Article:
Disc filters, such as the Apollo™ Disc-Kleen Automatic Filter from Netafim, offer depth filtration by using a stack of compressed discs that force the debris to move through numerous trap points. The increase of filtration surface area decreases the frequency of cleaning, reducing labour. As debris in the filter accumulates, an automatic backflush process is initiated which releases and flushes out the trapped debris.

In cases where there is a high level of organic particles in the water, Netafim’s Sand Storm™ sand media filters may be used. Water passes through a bed of silica sand, which traps debris. Again, an automatic backflush process is initiated, and accumulated debris is flushed out of the sand.

Netafim – Apollo Disc-Kleen filter
Netafim – Sand Storm media filter

Pumps and Intake Structures

There are many different pumps that can be used to supply water to the system. The most common pumps are centrifugal pumps or vertical turbine pumps. Centrifugal pumps are surface mounted and use suction to bring the water from its source into the pump. Vertical turbine motors are mounted directly over the water source and have a pipe and series of impellers in the water directly beneath it. Vertical turbine pumps, though generally more expensive than a centrifugal pump, offer less maintenance and are simpler to operate.

An intake structure is usually required when drawing water from a creek, canal, or stream. Sufficient water must be diverted to the intake of the pump system, and a coarse screen should be installed to prevent fish, logs, and other large debris from entering the system.

Manifolds & Valves & Air/Vacuum Releases

Pressure is critical in a drip system design, so manifolds must be designed to prevent excessive pressure loss due to friction. A subsurface drip system typically has a buried main line and sub main line on one side of the field and a flush line on the other side. Manifolds can be constructed of PVC or HDPE.

SDI systems are generally split into several blocks called zones. These zones are controlled by an electric valve that is operated by an irrigation controller. Often these valves will have a pressure reducing or regulating feature that ensures the correct pressure is fed into each of these zones. Common operating pressures in a drip system are between 15 and 60 psi.

The use of air and vacuum relief vents can mean the difference between a successful system and one with vacuum-induced plugging problems. Where the air and vacuum vents are placed is critical and is topography dependent.

Water Meters

It is good practice to monitor the system’s operation flow and the crops’ water use. An SDI system is designed to produce a specific flow rate at a given pressure. Changes in the flow rate may indicate leaks in the system, plugged emitters, improperly set pressure regulating valves, or even changes in the water source and pumping station.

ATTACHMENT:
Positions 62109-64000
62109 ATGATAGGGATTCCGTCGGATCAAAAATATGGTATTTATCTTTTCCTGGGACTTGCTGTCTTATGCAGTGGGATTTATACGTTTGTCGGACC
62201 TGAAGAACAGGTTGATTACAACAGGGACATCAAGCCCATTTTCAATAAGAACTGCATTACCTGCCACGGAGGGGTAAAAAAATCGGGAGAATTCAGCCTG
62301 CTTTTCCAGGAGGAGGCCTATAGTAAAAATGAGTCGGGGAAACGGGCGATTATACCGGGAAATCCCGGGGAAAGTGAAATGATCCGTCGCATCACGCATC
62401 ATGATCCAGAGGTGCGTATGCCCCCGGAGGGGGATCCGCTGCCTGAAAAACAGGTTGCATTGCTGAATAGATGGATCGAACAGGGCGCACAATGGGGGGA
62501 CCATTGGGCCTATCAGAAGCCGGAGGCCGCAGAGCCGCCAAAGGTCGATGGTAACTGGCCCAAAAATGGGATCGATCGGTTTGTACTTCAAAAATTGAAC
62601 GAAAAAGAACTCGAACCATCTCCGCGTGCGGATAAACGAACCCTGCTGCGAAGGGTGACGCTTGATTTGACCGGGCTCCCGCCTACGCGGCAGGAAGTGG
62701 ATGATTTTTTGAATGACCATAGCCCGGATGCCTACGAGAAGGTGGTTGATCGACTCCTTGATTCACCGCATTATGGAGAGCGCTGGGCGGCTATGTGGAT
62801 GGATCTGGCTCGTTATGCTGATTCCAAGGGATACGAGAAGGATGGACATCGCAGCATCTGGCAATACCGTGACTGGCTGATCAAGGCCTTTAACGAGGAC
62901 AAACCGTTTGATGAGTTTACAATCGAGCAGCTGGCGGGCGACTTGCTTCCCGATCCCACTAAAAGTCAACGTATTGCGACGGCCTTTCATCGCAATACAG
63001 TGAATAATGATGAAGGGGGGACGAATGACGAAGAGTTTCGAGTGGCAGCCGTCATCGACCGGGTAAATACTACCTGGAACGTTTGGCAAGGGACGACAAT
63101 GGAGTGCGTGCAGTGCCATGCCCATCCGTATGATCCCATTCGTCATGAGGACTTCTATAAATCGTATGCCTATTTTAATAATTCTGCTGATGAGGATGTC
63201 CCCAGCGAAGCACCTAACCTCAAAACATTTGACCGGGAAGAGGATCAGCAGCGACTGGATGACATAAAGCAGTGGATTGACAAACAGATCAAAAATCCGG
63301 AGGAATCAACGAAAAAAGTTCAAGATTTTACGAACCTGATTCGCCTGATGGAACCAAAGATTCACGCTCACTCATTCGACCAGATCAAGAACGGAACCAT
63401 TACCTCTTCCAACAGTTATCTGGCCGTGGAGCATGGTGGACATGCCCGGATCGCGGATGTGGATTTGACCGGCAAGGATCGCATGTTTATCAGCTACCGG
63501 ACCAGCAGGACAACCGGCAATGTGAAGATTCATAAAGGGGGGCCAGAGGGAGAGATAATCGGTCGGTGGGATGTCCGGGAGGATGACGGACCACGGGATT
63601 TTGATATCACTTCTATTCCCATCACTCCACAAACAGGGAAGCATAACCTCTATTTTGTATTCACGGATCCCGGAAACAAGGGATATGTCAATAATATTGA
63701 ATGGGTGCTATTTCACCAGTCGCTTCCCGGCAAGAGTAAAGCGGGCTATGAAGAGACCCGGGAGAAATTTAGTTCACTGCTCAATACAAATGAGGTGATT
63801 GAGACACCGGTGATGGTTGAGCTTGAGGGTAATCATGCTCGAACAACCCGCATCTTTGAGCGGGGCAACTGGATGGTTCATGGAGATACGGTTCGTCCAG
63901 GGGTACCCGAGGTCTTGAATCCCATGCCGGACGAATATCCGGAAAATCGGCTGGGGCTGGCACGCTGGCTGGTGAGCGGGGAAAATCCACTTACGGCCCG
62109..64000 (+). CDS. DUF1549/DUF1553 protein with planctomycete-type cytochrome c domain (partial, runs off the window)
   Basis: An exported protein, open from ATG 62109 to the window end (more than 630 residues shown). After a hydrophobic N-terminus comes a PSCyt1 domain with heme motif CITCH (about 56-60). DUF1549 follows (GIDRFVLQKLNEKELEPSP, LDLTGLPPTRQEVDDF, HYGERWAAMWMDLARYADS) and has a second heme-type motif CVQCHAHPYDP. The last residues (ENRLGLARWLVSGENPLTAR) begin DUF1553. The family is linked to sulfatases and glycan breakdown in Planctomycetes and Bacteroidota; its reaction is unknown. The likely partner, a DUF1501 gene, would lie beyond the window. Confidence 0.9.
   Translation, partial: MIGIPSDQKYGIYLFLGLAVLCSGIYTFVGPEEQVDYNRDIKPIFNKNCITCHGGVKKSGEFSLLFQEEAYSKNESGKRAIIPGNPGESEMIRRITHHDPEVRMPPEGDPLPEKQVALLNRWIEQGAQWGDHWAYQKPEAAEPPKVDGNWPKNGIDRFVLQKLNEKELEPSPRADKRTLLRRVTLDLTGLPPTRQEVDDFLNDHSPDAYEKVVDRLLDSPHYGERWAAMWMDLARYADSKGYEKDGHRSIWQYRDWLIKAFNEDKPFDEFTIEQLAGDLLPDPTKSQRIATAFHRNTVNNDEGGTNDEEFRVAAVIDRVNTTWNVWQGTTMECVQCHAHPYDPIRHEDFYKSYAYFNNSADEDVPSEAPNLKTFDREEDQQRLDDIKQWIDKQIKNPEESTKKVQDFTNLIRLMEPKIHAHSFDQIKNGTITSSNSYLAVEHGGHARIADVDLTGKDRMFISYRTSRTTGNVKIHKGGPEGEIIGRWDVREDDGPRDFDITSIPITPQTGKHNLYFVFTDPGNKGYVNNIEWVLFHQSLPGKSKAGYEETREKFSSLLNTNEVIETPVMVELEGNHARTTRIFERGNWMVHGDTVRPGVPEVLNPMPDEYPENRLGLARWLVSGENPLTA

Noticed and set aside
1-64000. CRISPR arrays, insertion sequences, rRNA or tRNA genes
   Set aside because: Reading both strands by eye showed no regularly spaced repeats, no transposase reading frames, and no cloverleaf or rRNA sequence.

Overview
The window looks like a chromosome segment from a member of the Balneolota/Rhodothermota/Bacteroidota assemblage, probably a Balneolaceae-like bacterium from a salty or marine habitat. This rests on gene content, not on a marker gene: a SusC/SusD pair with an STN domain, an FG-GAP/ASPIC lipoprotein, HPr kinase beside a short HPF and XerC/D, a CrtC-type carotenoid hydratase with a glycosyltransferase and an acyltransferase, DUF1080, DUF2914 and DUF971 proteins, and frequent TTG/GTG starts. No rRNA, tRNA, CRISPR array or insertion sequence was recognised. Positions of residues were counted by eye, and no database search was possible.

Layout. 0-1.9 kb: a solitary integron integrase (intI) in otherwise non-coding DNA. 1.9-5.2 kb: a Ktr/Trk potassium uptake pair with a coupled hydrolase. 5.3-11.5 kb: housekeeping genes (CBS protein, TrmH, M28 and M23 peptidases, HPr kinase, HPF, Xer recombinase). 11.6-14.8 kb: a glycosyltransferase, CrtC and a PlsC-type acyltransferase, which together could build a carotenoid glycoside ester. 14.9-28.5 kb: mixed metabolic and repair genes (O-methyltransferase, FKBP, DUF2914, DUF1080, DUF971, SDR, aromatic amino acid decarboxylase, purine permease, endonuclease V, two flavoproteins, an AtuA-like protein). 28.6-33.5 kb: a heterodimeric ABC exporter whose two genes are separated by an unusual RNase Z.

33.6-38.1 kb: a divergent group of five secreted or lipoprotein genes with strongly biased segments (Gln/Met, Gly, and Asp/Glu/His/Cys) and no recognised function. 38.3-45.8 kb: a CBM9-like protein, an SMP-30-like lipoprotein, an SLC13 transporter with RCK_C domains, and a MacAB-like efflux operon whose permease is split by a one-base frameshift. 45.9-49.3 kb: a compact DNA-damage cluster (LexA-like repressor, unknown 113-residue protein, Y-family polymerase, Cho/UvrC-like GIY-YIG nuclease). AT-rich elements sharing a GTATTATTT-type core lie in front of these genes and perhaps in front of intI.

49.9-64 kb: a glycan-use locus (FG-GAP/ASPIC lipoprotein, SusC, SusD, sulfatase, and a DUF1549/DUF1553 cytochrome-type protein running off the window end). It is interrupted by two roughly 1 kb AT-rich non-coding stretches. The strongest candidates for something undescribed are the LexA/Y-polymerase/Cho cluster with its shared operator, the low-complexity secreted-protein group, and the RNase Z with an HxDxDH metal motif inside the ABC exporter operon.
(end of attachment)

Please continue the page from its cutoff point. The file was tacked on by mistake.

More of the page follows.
Netafim – Octave water meter

Fertilizer Injection

Fertilizer injection systems inject nutrients and chemicals into the system for maximum crop performance and to maintain the dripline over a long period of time. Flexible fertigation capabilities will help the system pay for itself faster than any other component in the system. Growers often neglect to use this feature to its full potential due to its perceived complexity (uncertain over what to inject), or simply not knowing how valuable it is. Injection systems should meet expected demands for all chemicals, be easy to operate and calibrate and have provisions to prevent unwanted precipitates.


Winterizing the system is a necessary maintenance procedure as water will freeze and expand, possibly damaging plastic and metal system components. Water from filters, valves, chemigation equipment, pressure regulators, and subsurface pipes should be emptied – especially at lower ends of the field where water typically accumulates. Polyethylene drip lines are not subject to damage from freezing since the drippers provide drainage points and polyethylene is flexible.

Routine maintenance of all system parts (such as filters, pumps, valves and fertilizer injectors) will extend the life of the system. Maintenance should follow a regular schedule and should be recorded for later reference.

Is SDI Right for You?

SDI is not the answer for every grower, or every crop, or every climate. There are many variables that need to be considered carefully. That is why it is so important to have a clear goal in mind before choosing to install an SDI system. Speak to our team of qualified designers and agronomists to see if these goals can be reasonably achieved. We want successful systems with very clear and measurable returns on your investment!

Learn More About SDI


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2020-11-18T16:15:54-08:00October 29th, 2020|Subsurface Drip Irrigation|